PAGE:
The most enduring American hero of the last century is someone who lived half his life in disguise and the other half as the world's most recognizable man. He is not Jack Kennedy or Joltin' Joe DiMaggio, Batman or Jerry Seinfeld, although all of them were inspired by him. It was on his muscle-bound back that the iconic comic book took flight and that the very idea of the superhero was born. He appeared on more radio broadcasts than Ellery Queen and in more movies than Marlon Brando, who once pretended to be his father. He helped give America the backbone to wage war against Adolph Hitler, the Great Depression, and the Ku Klux Klan. He remains an intimate to kids from Boston to Belgrade and has adult devotees who, like Talmudic scholars, parse his every utterance. And he has done it all with an innocence and confidence that let him appear publicly with underpants over full-body tights and assume an alter ego who kept pursuing the prettiest girl in town even though he seldom got her.
The most enduring American hero is an alien from outer space who, once he reached Earth, traded in his foreign-sounding name Kal-El for a singularly American handle: Superman.
So what is it about Superman, I wondered, that has let him not just survive but thrive for seventy-four years and counting?
It starts with the intrinsic simplicity of his story. Little Orphan Annie and Oliver Twist remind us how compelling a foundling's tale can be, and Superman, the sole survivor of a doomed planet, is a super-foundling. The love triangle connecting Clark Kent, Lois Lane, and Superman has a side for everyone, whether you are the boy who can't get the girl, the girl pursued by the wrong boy, or the conflicted hero. He was not just any hero, but one with the very powers we would have: the strength to lift boulders and planets, the speed to outrun a locomotive or a bullet, and, coolest on anyone's fantasy list, the gift of flight.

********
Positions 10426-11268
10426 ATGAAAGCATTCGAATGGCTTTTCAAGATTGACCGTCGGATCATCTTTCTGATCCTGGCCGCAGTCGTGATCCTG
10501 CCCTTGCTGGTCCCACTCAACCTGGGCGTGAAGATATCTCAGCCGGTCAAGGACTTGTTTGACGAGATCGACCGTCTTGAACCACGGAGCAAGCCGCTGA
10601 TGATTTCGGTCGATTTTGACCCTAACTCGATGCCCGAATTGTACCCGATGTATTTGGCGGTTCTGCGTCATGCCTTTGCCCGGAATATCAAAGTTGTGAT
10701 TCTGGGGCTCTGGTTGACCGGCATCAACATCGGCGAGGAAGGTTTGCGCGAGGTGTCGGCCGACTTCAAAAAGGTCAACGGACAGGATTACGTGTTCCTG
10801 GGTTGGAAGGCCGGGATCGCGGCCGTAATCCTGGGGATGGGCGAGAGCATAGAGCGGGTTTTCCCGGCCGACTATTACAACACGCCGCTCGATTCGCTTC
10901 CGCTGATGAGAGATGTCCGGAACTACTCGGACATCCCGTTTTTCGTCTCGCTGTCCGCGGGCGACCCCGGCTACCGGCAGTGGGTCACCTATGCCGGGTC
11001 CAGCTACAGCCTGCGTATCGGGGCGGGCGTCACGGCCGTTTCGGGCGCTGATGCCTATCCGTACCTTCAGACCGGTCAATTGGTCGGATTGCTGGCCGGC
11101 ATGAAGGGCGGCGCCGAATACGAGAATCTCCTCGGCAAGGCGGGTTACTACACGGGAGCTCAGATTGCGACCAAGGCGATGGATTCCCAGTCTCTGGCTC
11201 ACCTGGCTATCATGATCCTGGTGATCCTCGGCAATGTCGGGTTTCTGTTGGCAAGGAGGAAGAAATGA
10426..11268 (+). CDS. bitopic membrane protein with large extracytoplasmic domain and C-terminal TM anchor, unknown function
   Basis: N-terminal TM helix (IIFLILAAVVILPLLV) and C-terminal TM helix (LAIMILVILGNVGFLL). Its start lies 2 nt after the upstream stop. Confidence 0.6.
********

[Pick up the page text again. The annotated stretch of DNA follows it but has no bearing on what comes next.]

Superpowers are just half the equation. More essential is knowing what to do with them, and nobody has a more instinctual sense than Superman of right and wrong. Like John Wayne, he sweeps in to solve our problems. No thank-you needed. Like Jesus Christ, he descended from the heavens to help us discover our humanity. The more jaded the era, the more we have been suckered back to his clunky familiarity. So what if the upshot of his adventures is as predictable as with Sherlock Holmes: the good guy never loses. That is reassuring.
That does not mean he hasn't changed with the times. Superman has evolved more than the fruit fly. In the 1930s he was just the crime fighter we needed to take on Al Capone and the robber barons. In the forties he defended the home front while brave GIs battled overseas. In the Cold War he stood up taller than ever for his adopted country. For each era he zeroed in on the threats that scared us most, using powers that grew or diminished depending on the need. So did his spectacles, hair style, even his job title. Each generation got the Superman it needed and deserved. Each change offered a Rorschach test of the pulse of that time and its dreams.
All that has gotten me thinking about how Superman compares to other heroes of our age and earlier ones. I admit to being biased, but here is my take on the World's Mightiest Hero and other claimants to that title:
Larry Tye is the author of Superman: The High-Flying History of America's Most Enduring Hero [Random House, $27.00].